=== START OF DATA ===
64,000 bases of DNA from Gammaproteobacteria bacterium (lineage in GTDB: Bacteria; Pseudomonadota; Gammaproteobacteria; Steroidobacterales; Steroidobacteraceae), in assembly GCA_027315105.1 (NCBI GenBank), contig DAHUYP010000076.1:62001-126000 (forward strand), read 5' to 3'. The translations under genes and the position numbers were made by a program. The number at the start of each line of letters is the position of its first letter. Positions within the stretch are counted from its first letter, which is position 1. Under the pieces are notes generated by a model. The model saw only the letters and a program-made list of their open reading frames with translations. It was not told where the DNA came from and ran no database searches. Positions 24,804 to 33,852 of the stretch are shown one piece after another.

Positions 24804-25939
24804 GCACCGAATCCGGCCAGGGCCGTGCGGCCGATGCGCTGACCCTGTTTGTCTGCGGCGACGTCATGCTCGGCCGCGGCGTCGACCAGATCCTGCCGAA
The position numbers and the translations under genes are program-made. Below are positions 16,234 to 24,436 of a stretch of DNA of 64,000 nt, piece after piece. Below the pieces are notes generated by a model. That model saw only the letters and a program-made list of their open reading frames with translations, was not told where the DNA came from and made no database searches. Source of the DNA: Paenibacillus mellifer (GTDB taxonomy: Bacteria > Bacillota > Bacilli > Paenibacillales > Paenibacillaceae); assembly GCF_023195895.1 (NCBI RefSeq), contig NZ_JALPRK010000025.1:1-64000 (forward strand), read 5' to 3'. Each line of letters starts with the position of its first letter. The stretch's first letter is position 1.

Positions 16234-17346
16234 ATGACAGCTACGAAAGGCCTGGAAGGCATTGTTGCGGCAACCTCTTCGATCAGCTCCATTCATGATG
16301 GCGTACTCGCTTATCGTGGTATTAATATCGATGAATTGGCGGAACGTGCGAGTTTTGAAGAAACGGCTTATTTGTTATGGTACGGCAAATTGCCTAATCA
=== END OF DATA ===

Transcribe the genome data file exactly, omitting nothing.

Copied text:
64,000 bases of DNA from Gammaproteobacteria bacterium (lineage in GTDB: Bacteria; Pseudomonadota; Gammaproteobacteria; Steroidobacterales; Steroidobacteraceae), in assembly GCA_027315105.1 (NCBI GenBank), contig DAHUYP010000076.1:62001-126000 (forward strand), read 5' to 3'. The translations under genes and the position numbers were made by a program. The number at the start of each line of letters is the position of its first letter. Positions within the stretch are counted from its first letter, which is position 1. Under the pieces are notes generated by a model. The model saw only the letters and a program-made list of their open reading frames with translations. It was not told where the DNA came from and ran no database searches. Positions 24,804 to 33,852 of the stretch are shown one piece after another.

Positions 24804-25939
24804 GCACCGAATCCGGCCAGGGCCGTGCGGCCGATGCGCTGACCCTGTTTGTCTGCGGCGACGTCATGCTCGGCCGCGGCGTCGACCAGATCCTGCCGAA
The position numbers and the translations under genes are program-made. Below are positions 16,234 to 24,436 of a stretch of DNA of 64,000 nt, piece after piece. Below the pieces are notes generated by a model. That model saw only the letters and a program-made list of their open reading frames with translations, was not told where the DNA came from and made no database searches. Source of the DNA: Paenibacillus mellifer (GTDB taxonomy: Bacteria > Bacillota > Bacilli > Paenibacillales > Paenibacillaceae); assembly GCF_023195895.1 (NCBI RefSeq), contig NZ_JALPRK010000025.1:1-64000 (forward strand), read 5' to 3'. Each line of letters starts with the position of its first letter. The stretch's first letter is position 1.

Positions 16234-17346
16234 ATGACAGCTACGAAAGGCCTGGAAGGCATTGTTGCGGCAACCTCTTCGATCAGCTCCATTCATGATG
16301 GCGTACTCGCTTATCGTGGTATTAATATCGATGAATTGGCGGAACGTGCGAGTTTTGAAGAAACGGCTTATTTGTTATGGTACGGCAAATTGCCTAATCA